Speculators once again converged on a small town in Eastland County in 1918 as yet another West Texas drilling boom began with a gusher. Spear Oil Company soon joined them.
In September a well producing 2,000 barrels of oil a day had blown in near Desdemona, one of the first Texas towns established west of the Brazos River.
Desdemona had once been called Hog Town and Hog Creek Oil Company made the discovery. Eastland County’s Ranger and Cisco communities experienced drilling booms the previous year.
The “Roaring Ranger” McClesky No. 1 well of October 1917 had reached a daily production of 1,700 barrels. Within two years eight refineries were open or under construction and Ranger banks had $5 million in deposits.
That oil field gained international fame for Ranger as the town that wiped out oil shortages during World War I, allowing the Allies to “float to victory on a wave of oil.” Eastland County’s Cisco would later gain fame as the crowded boom town Conrad Hilton visited after the war – and bought his first motel.
Spear Oil Company
Spear Oil Company organized with capitalization of $1.75 million in 1919 – the same year the Desdemona field reached its peak annual production of almost 7.4 million barrels of oil.
With J.A. Spear as president and leases to drill in Desdemona, widespread promotion of stock sales was necessary to fund the of Stephensville, Texas, based new venture’s operations. But at least one oil stock promoter who had misrepresented the value of the region’s wells in 1914 was serving time in federal prison.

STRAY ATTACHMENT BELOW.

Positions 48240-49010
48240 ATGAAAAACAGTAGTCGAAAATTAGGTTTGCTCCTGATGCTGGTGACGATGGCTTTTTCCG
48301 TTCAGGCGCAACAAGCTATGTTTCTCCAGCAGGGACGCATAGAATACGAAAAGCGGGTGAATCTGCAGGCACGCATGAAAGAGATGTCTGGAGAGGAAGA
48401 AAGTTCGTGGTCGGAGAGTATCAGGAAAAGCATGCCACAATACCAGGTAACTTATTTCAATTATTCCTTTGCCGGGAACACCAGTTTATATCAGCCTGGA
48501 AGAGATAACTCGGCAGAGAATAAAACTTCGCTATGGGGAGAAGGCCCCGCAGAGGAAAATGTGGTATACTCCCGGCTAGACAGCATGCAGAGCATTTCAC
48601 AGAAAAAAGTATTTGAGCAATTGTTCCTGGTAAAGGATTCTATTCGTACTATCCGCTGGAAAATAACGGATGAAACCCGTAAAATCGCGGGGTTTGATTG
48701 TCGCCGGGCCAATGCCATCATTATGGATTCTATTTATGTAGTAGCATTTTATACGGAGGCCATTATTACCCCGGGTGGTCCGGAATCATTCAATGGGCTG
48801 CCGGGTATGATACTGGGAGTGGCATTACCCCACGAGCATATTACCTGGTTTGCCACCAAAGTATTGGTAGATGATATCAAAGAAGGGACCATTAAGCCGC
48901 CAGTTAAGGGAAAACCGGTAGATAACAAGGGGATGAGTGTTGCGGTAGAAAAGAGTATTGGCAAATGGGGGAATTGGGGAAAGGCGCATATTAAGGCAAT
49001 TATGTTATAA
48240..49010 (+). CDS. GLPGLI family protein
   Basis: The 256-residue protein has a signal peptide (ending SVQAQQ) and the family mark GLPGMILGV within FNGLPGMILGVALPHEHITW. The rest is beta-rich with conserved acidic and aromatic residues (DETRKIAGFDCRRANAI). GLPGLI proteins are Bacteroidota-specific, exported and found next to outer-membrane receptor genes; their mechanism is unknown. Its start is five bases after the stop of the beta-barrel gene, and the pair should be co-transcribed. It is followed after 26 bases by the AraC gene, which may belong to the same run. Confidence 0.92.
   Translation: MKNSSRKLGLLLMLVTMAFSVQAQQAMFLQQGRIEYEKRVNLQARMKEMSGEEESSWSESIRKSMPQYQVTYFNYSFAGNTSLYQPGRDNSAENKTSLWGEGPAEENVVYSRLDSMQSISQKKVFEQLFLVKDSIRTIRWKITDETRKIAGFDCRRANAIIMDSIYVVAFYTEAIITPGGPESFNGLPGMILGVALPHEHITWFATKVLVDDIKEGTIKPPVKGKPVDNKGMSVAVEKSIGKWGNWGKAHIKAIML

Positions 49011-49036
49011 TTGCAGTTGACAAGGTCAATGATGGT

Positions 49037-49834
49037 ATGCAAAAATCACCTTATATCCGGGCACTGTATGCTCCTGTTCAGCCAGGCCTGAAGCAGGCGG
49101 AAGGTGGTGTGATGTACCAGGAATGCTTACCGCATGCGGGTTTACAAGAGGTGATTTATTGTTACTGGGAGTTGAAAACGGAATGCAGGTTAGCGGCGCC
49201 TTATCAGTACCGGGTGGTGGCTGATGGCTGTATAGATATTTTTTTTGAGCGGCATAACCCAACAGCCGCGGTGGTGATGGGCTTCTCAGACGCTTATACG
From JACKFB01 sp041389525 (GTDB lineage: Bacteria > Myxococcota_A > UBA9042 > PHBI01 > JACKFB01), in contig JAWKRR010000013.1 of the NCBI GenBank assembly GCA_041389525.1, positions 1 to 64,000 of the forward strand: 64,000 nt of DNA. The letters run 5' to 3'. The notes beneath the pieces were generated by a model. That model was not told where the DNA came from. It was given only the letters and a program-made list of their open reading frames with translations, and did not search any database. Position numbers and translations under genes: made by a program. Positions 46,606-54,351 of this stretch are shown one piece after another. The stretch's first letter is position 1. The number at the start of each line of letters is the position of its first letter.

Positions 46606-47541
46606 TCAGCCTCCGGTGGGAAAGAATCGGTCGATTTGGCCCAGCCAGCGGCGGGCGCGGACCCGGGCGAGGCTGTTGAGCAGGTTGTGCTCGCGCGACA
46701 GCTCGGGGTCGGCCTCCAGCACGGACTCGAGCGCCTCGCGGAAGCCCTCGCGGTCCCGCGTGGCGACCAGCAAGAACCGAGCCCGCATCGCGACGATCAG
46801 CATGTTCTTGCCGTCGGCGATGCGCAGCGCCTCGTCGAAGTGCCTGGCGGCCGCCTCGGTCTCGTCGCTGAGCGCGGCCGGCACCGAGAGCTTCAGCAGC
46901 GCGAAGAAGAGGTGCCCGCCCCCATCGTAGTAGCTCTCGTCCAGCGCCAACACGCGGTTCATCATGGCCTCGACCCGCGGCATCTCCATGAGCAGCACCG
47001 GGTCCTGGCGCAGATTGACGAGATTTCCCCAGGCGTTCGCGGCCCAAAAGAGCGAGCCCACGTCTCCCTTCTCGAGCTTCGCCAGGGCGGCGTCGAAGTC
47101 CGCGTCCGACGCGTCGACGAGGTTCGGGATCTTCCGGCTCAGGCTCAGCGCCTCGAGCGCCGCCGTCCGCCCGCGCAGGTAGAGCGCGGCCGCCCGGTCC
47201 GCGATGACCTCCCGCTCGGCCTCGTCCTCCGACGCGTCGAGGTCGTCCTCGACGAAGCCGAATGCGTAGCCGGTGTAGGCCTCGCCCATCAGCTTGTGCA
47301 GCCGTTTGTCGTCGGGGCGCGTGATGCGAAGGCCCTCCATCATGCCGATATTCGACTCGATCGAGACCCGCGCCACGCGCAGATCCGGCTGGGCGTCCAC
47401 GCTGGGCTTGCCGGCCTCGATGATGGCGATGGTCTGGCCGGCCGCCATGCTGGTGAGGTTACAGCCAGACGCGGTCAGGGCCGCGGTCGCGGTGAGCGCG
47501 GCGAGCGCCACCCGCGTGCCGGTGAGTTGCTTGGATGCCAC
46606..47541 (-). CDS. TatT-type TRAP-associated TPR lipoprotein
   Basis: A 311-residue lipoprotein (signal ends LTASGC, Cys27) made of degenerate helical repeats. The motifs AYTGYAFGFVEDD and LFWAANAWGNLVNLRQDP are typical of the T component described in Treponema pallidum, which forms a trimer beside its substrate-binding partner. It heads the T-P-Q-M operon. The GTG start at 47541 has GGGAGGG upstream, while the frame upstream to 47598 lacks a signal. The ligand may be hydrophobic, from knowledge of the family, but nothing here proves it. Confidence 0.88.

With oil stock promotions appearing in newspapers nationwide, states began taking action. In August 1919, the attorney general of South Carolina refused Spear Oil Company’s request to sell stock in his state because the company failed to comply with South Carolina “Blue Sky Laws.”
These new laws were designed to prevent the use of the U.S. Mail in stock promotion schemes. The South Carolina attorney general’s rejection excoriated the practice of “selling script or certificates of so-called ‘stock’ in the leasing and operation of what is claimed to be prospective development, producing and marketing of oil and gas in Texas.”
The trade publication United States Investor agreed.
“We do not recommend Spear Oil as a purchase,” noted the magazine’s editors. “Apparently the people at the head of this company are much more at home selling stock than they are in operating an oil enterprise.”
Nonetheless, within a few months, the Wilmington Morning Star published an “editorial” letter (no doubt paid for by the company) extolling Spear Oil Company properties.
“There are a number of wells being drilled on their royalties and several locations for wells on their solid leases,” the newspaper reported. “As a whole, we consider the securities of Spear Oil Company safe, with prospects for at least good, substantial dividends for many years and each of us has purchased a number of shares of their securities.”